Miss Parker is the last tenant on the last day of the occupied life of 1121 N. Larrabee St., Cabrini-Green, Chicago. It's Friday morning and, though she's been ordered to be out by nightfall, she cannot pack one more gadget or romance novel into one more box until she's squirted Dove into the kitchen sink and washed those unused dishes. No way is she moving into a new place with plates stained by cockroaches.
The last few residents of the building known as "eleven twenty-one"--mostly non-leaseholders, more commonly called squatters--left earlier in the day. So did two other unauthorized tenants discovered in abandoned apartments. One was a pit bull, the other an iguana.
"They rushing me," Miss Parker says of the Chicago Housing Authority team that's stopped by to say they'll lug boxes down the stairs so she can be out by dark.
Miss Parker feels rushed, but almost everyone in Cabrini has known that moving day was coming. Chicago's most famous public housing complex is morphing into a mixed-income mecca, and Cabrini's former residents are being moved to places near and far. Miss Parker's building is just the latest to be emptied.
"What am I going to do with my plants?" She points to a makeshift mantelpiece of boards and plastic milk cartons under a portrait of Elvis. On top sit several plants with vines so entwined they need surgical separation.
For almost a dozen years, Miss Parker, who grew up on the West Side, has lived in Apartment 406 of this seven-story red-brick building. Surrounded by gangs, guns and drugs, she's mostly kept to herself, except to deliver 1121's mail, which is distributed door to door since there are no mailboxes. Life has gotten both better and worse as her neighbors moved away.
"Not so many people hollering and cursing," she says. "It's quieter. But more strangers come up."
The strangers are half the reason a dozen shopping carts barricade the corner outside her front door, near the bottomless milk cartons wired to a wall as basketball hoops. While 1121's tenants have vanished, strangers have turned the abandoned halls into playgrounds, primarily for sex and drugs. The carts, says Miss Parker, keep both trades away from her door.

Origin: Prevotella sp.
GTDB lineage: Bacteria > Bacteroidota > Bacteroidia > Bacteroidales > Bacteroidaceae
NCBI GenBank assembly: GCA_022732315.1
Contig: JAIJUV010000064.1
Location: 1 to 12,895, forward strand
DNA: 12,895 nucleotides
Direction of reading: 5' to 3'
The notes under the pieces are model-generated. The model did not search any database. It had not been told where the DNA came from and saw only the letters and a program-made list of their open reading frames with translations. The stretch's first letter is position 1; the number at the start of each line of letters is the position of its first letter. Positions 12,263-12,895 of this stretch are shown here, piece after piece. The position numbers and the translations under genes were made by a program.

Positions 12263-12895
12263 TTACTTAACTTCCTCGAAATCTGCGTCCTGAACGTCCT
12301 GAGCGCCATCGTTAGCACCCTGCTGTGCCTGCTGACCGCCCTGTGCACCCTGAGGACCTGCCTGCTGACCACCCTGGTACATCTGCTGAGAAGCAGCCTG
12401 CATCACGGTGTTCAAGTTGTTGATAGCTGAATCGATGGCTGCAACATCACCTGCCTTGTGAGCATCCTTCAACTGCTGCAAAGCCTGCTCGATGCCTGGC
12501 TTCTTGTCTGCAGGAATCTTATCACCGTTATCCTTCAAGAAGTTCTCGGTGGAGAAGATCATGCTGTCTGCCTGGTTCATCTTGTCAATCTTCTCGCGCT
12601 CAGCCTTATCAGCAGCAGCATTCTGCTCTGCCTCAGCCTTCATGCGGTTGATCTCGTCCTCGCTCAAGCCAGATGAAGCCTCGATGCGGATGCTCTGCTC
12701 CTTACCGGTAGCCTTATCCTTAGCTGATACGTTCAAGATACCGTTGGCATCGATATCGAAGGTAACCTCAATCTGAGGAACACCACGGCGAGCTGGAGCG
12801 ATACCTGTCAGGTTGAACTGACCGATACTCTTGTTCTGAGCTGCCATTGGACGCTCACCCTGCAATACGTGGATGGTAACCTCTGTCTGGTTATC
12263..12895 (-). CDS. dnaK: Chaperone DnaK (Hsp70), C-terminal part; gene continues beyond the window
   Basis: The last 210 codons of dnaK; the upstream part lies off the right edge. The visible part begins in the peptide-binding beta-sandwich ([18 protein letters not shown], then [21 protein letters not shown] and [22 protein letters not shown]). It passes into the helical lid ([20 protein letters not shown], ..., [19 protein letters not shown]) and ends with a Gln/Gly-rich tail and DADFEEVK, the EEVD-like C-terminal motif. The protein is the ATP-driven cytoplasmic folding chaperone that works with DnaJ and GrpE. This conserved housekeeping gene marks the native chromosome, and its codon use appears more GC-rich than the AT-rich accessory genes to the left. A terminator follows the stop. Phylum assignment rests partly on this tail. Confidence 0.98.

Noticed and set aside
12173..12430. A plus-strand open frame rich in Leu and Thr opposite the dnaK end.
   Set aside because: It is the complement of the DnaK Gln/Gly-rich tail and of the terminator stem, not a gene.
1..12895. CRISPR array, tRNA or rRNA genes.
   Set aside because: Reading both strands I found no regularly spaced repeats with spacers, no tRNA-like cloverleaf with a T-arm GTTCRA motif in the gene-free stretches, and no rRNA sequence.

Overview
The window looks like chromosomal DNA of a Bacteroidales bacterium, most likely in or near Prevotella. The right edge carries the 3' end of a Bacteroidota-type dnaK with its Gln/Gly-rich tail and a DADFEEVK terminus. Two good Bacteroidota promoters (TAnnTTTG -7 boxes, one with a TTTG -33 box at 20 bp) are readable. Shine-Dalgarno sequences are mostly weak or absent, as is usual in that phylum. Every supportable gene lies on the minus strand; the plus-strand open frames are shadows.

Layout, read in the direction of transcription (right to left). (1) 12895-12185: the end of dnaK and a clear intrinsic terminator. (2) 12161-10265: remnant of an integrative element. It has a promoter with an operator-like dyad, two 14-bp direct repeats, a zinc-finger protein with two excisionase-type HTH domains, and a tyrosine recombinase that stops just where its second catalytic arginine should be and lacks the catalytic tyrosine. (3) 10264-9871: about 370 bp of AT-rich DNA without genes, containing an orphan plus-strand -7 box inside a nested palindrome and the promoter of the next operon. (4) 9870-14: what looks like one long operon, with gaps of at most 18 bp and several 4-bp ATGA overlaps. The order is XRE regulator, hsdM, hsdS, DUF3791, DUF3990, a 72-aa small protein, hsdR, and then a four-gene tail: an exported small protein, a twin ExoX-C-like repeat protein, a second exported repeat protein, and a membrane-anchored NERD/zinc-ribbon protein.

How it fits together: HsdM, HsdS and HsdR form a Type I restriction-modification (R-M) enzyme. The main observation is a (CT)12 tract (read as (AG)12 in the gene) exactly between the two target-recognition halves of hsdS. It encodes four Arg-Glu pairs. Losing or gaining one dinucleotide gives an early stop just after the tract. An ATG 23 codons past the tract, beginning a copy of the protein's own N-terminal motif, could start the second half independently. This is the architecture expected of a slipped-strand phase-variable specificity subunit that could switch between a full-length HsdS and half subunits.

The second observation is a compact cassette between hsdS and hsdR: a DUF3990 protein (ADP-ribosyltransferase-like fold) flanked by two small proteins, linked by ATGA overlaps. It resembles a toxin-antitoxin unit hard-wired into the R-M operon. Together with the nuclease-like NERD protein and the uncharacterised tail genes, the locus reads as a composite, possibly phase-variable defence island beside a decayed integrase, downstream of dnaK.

The shopping carts are also where she stows the recycled items she collects and sells as her only source of income. She receives no welfare, she says, and gets food from a pantry. She used to do some child care, but now, she says, "Recyclin's my hustle."
When Friday started, Miss Parker still didn't know where she'd be moving, but in the late morning, the CHA team tells her she's landed a coveted spot in a nearby Cabrini rowhouse. She often has trouble walking and is glad she'll no longer have to fight the stairs.
As the day ticks away, Miss Parker doubts more and more that she'll be done on time. All these clothes, cans and toys. The books, Reader's Digests, Pottery Barn catalogs. Two bicycles she fantasizes she'll learn to ride.
"I'm going to miss it," she says, surveying the cinder-block walls and peeling ceiling of her overstuffed apartment. "But life is change."
And now, she says, excusing herself, she really has to pack. And wash those dishes.
Outside Miss Parker's place, bulldozers beep in the rubble of a nearby Cabrini high-rise. On the floors below, evacuated apartments are still filled with the refuse of the people for whom 1121 was home.
One apartment is clogged with dozens of old bicycles, countless filthy window fans and a TV talking to nobody. In another, lights beam from a bedraggled plastic Christmas tree. Scavengers have stripped some rooms of their window casings, sinks and toilets. In one apartment lie stacks of self-help pamphlets, including "The World's Most Powerful Money Management."
And out front, in the overgrown remains of what used to be one of the nicest yards in Cabrini, a few orange zinnias struggle in the October sun, the last survivors of 1121.